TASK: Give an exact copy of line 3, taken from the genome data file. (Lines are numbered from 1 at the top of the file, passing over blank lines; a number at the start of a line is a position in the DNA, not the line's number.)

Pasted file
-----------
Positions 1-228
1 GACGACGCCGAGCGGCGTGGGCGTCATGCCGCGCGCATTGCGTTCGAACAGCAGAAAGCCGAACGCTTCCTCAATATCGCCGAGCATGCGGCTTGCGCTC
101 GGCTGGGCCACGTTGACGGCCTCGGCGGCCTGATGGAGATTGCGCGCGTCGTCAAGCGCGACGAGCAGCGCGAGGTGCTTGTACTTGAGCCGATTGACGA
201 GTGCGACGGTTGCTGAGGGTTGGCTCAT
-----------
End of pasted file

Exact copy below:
101 GGCTGGGCCACGTTGACGGCCTCGGCGGCCTGATGGAGATTGCGCGCGTCGTCAAGCGCGACGAGCAGCGCGAGGTGCTTGTACTTGAGCCGATTGACGA